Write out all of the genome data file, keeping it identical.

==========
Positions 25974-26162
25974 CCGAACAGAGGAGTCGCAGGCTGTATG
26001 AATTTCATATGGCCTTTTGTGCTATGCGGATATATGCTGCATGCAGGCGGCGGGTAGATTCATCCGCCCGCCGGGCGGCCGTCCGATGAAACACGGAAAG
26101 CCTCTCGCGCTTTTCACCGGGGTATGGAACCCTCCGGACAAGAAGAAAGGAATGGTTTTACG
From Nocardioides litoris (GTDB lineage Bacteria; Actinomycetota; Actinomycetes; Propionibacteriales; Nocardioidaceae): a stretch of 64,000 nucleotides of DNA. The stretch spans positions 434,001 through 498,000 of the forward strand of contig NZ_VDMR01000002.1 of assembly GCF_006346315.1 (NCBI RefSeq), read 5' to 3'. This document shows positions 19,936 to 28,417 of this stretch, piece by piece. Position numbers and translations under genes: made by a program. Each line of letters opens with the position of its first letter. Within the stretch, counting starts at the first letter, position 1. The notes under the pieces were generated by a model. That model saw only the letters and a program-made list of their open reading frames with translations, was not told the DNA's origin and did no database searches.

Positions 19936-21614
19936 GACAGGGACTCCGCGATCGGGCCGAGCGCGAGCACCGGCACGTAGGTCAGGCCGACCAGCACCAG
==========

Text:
Positions 25974-26162
25974 CCGAACAGAGGAGTCGCAGGCTGTATG
26001 AATTTCATATGGCCTTTTGTGCTATGCGGATATATGCTGCATGCAGGCGGCGGGTAGATTCATCCGCCCGCCGGGCGGCCGTCCGATGAAACACGGAAAG
26101 CCTCTCGCGCTTTTCACCGGGGTATGGAACCCTCCGGACAAGAAGAAAGGAATGGTTTTACG
From Nocardioides litoris (GTDB lineage Bacteria; Actinomycetota; Actinomycetes; Propionibacteriales; Nocardioidaceae): a stretch of 64,000 nucleotides of DNA. The stretch spans positions 434,001 through 498,000 of the forward strand of contig NZ_VDMR01000002.1 of assembly GCF_006346315.1 (NCBI RefSeq), read 5' to 3'. This document shows positions 19,936 to 28,417 of this stretch, piece by piece. Position numbers and translations under genes: made by a program. Each line of letters opens with the position of its first letter. Within the stretch, counting starts at the first letter, position 1. The notes under the pieces were generated by a model. That model saw only the letters and a program-made list of their open reading frames with translations, was not told the DNA's origin and did no database searches.

Positions 19936-21614
19936 GACAGGGACTCCGCGATCGGGCCGAGCGCGAGCACCGGCACGTAGGTCAGGCCGACCAGCACCAG